On 5/7/21 6:54 PM, Bald Eagle wrote:
> William F Pokorny <ano### [at] anonymousorg> wrote:
> Following along in /source/core/material/normal.cpp
As I was thinking aloud I was thinking about what the base normal
perturbation pattern would see as in normal.cpp and what the base scalar
value patterns would see in pattern.cpp.
You're right more is available "up the call" chain. I have some code
partly done adding a new pattern to normal.cpp where I now pass more
information down to the base pattern. I plan to test the 'pass a 3x 21
vector' bit as an explicit normal perturbation via a function. We'll see.
Side tracked at the moment on some questions which popped to the surface
as I worked on the code.
> Not sure about the accuracy, and not clear why the pyramid is "biased".
> I had problems using the internal sum () function, but adding the 4 pyramid
> vectors by hand gave me <0, 0, 0> (out to 8 dec places) so I'm not sure what the
> bias would be.
Bias comes from the fact it's a pyramid of four scalar value evaluations
about the center intersection point (the evaluation point ie EPoint) and
not the min of 8 samples (a cube, dual pyramid, dual +, or...) which I
believe necessary for 'better balanced' sampling(1). The pyramid is
getting used for performance reasons I'd bet - and maybe we continue to
use it for this reason(2).
(1) - The reality is there are also biases coming in from shapes on raw
normal. From isosurfaces, for example, where the raw normals are
calculated with three + offsets for a 'leaning pyramid' with the EPoint
at the 'pyramid top'. My belief today is in isosurfaces this is done to
get the inside/outside surface normals pointing in the right direction
with respect to the ray/surface intersection (the at zero value), but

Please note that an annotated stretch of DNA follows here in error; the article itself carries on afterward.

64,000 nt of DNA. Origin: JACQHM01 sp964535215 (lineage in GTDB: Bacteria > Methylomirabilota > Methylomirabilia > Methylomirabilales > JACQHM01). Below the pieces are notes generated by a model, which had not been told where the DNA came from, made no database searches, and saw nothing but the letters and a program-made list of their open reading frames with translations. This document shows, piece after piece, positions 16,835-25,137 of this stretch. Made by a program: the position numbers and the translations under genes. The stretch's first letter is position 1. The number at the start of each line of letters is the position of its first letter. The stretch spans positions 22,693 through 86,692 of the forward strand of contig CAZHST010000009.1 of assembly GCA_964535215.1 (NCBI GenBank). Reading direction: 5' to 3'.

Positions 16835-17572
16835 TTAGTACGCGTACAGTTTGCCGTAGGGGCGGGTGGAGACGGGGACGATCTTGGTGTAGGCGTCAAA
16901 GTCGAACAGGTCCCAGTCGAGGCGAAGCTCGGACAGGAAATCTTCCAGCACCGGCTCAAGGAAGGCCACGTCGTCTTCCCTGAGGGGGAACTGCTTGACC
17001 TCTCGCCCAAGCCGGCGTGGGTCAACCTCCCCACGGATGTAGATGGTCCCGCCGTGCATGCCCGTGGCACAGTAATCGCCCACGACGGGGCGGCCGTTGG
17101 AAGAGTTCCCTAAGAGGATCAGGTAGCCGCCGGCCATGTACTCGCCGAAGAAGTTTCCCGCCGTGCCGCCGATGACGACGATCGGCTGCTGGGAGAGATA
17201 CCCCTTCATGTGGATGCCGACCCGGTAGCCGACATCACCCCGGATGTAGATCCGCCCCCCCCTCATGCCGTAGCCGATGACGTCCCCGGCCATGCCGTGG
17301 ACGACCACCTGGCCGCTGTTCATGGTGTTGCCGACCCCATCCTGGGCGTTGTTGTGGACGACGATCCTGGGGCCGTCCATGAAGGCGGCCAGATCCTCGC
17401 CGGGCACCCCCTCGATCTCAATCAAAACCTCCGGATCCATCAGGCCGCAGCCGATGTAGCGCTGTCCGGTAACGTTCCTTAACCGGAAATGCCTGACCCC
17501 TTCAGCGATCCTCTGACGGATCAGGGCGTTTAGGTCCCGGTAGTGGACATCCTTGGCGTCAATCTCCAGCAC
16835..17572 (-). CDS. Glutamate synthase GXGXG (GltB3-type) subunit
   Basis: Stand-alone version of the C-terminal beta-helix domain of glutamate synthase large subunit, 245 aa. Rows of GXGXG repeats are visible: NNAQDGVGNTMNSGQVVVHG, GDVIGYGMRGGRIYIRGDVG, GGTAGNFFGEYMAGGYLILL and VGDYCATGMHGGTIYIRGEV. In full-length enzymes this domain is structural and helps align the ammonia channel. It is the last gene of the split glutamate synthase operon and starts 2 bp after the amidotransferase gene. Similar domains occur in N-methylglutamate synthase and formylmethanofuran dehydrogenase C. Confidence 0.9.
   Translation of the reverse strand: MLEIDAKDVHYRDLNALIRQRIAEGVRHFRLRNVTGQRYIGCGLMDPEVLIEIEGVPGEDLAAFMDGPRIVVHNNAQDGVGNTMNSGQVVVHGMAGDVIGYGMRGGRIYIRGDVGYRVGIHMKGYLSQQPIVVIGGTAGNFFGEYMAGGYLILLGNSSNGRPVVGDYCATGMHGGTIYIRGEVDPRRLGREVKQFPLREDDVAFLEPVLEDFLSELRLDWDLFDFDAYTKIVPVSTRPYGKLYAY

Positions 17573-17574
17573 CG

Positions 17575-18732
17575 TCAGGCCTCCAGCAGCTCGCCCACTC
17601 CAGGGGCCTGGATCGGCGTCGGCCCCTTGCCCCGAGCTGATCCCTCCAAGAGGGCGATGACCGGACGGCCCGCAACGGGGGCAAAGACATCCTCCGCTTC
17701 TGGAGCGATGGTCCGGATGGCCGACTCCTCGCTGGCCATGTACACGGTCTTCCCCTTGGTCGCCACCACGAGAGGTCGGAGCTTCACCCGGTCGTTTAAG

maybe that thinking is off?
(2) - What I've not done is look at how large the bias typically is by
coding up alternatives and measuring it! A complication is results will
be affected by the accuracy setting because often during pattern
perturbations / turbulence the 3D gradients about the EPoint are not at
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Following along at:
> Patterns for map use always have access to the raw normal and the
> perturbed normal as part of the ray surface intersection work as well as
> the active involved ray. We calculated a scalar value based upon
> intersection x,y,z. This value calculation can be an inbuilt pattern or
> a function.
Presumably that's this last bit starting at line 873:
shared_ptr<SlopeBlendMap> slopeMap =
// TODO FIXME - two magic fudge factors
Amount=Tnormal->Amount * -5.0; /*fudge factor*/
Amount*=0.02/Tnormal->Delta; /* NK delta */
/* warp the center point first - this is the last warp */
for(i=0; i<=3; i++)
P1 = TPoint + (DBL)Tnormal->Delta * Pyramid_Vect[i]; /* NK delta */
value1 = Do_Slope_Map(Evaluate_TPat(Tnormal, P1, Intersection, ray,
Layer_Normal += (value1*Amount) * Pyramid_Vect[i];
> The normal perturbation patterns are passed the raw normal by reference
> as a vector which is then perturbed before returning to the calling ray
> surface intersection code. The code also has access to intersection
const TNORMAL *Tnormal, Vector3d& normal, Intersection *Inter
> There are probably ten things wrong with my thinking, but I know one
> issue is the intersection usually comes into the pattern as a constant
> pointer. Meaning with the usual set up I cannot update the perturbed
> normal vector as I'd like to do with the 3x 21 bit encoded function value.
Is there a point after that where you have direct access to the intersection /
Maybe you can do what you want off to the side,in parallel, and set a flag.
Then later in the code, if the flag is set, directly overwrite the
intersection/normal. I guess it all depends on the order of how things happen
and what state things are in throughout all those steps.
> We've discussed it some about and once in private emails. The "pyramid"
> of scalar value samples and the reason for the accuracy keyword/setting.
Well, I just dug all of that up and looked it over again, and I'm not sure what
the specific evidence is that supports the assertion that a bias exists. When I
add up all of the vectors in the pyramid, I get a vector sum of <0, 0, 0> out to
8 places. Whatever those values are (presumably carefully selected pairs of
angles from y : 109.5 deg I'm guessing/approximating) they were carefully chosen
to give a result that is centered at the origin.
I haven't unraveled the code to the point where I can see how a scalar value
gets applied differently to each of those 4 vectors in order to give a net
change in the normal, but following things like pointers, etc can be challenging
esp when the code is written by someone else and the comments are too sparse and
Anyway, here's my visual for the vector pyramid.
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